In any given day, the daily mail could include anything from letters to bills to advertisements and junk mail. However, an area school district said it recently received something slightly more unusual in the mail.
Representatives with the Collinsville Independent School District said the district received a collection of letters written by students more than 20 years ago. The package was returned to the district as undeliverable and has raised questions about where it has been for the past two decades.
“Of course, all these kids now are full grown,” Collinsville Elementary School Principal Ken Kemp said. “These are all in cursive, so you know they were in at least the third grade.”
Kemp said the letter was mailed by Jo Ann Belz, a former school teacher, and was addressed to Mike Voyles. The letters appear to be thanking Voyles for a visit to one of Belz’s classes, but Kemp said he is uncertain what Voyles spoke about or the purpose of the visit.
“I have been here since 2002 and she predates me,” Kemp said.
Kemp said he initially thought the piece of mail had possibly been lost in transit and only recently located and sent toward its final destination. However, he said that it is possible the letters were recently located by Belz and only just sent.
A small Post-it note was included in the envelope that said Belz found the letters and felt Voyles would like them, Kemp said. However, the note gave no indication of when they were found and Kemp has yet to speak to Belz.
The envelope, which shows some signs of wear and tear, was postmarked on Nov. 13, 2018, but the letters inside are all dated Oct. 23, 1996. Belz’s name is handwritten on the envelope above the printed Collinsville ISD address.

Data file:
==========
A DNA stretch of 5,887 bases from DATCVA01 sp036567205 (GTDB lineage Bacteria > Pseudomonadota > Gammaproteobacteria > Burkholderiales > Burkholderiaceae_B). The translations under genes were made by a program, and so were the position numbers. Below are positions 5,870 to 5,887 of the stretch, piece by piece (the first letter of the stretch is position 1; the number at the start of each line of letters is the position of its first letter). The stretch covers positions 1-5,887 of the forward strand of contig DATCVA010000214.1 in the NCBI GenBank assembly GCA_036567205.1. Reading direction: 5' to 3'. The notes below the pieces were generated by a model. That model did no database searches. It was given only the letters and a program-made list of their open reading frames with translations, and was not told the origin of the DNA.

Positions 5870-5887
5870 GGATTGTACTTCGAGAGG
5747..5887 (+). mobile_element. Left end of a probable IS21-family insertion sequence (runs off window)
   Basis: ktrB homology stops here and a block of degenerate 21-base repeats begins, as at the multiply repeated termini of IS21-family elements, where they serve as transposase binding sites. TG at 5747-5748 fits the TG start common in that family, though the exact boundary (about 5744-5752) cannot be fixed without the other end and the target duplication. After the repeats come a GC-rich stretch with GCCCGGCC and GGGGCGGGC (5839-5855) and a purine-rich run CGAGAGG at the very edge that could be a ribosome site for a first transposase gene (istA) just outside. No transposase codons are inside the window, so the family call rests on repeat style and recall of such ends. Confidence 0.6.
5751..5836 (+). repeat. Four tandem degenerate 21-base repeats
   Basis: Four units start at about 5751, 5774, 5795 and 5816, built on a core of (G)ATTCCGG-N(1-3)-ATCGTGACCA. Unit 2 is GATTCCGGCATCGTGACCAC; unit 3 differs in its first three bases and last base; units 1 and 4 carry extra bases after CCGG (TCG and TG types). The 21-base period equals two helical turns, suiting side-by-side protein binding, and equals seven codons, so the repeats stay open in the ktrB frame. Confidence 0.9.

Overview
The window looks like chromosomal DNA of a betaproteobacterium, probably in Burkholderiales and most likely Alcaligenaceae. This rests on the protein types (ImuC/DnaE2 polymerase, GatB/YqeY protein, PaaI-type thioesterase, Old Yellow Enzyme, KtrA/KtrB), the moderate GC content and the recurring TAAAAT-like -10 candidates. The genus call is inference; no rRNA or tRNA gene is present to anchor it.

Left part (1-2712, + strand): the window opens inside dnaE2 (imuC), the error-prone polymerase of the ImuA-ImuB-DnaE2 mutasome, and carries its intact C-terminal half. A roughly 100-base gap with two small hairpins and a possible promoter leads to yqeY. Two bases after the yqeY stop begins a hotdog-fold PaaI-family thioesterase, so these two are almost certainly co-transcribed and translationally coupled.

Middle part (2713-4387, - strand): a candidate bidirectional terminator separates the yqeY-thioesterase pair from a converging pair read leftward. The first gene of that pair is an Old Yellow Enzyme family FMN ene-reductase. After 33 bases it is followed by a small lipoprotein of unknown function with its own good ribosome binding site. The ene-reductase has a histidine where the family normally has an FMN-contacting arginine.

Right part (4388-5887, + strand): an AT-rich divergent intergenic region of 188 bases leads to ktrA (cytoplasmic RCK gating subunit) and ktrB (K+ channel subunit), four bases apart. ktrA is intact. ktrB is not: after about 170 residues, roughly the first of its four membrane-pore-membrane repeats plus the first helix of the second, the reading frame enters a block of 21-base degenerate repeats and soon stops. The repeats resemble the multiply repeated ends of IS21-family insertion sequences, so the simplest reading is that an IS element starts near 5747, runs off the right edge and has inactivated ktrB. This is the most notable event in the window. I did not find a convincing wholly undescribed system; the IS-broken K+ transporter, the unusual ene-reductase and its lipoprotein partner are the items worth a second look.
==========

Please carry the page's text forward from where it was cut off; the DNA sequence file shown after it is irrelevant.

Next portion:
District officials took to social media to try and locate both Belz and Voyles in an effort to finally deliver the letters and determine when the letters were sent. Voyles said he learned about the letters from his family, who reached out to him after the district’s post was shared on Facebook.
“You’ve got to love the Collinsville post office some days, I guess,” Voyles said with a laugh.
Voyles said Belz was a former teacher of his back when he was taking developmental classes and helped him find the drive to push forward with his studies. Upon graduation, Voyles said he would go back to the class to speak with the students, but said it has been quite some time since he visited Belz’s classroom.
“She is one of those teachers that are few and far between,” Voyles said. “She truly cared about the students she taught and if they understood the classes.”
Voyles said through his relationship with Belz, he was able to find the confidence to attempt things, including higher education, even if it might end in failure. Today, he owns his own pest control business and attributes the success to both his mother and Belz.
Voyles said he had yet to go pick up the letters, but planned to do so soon.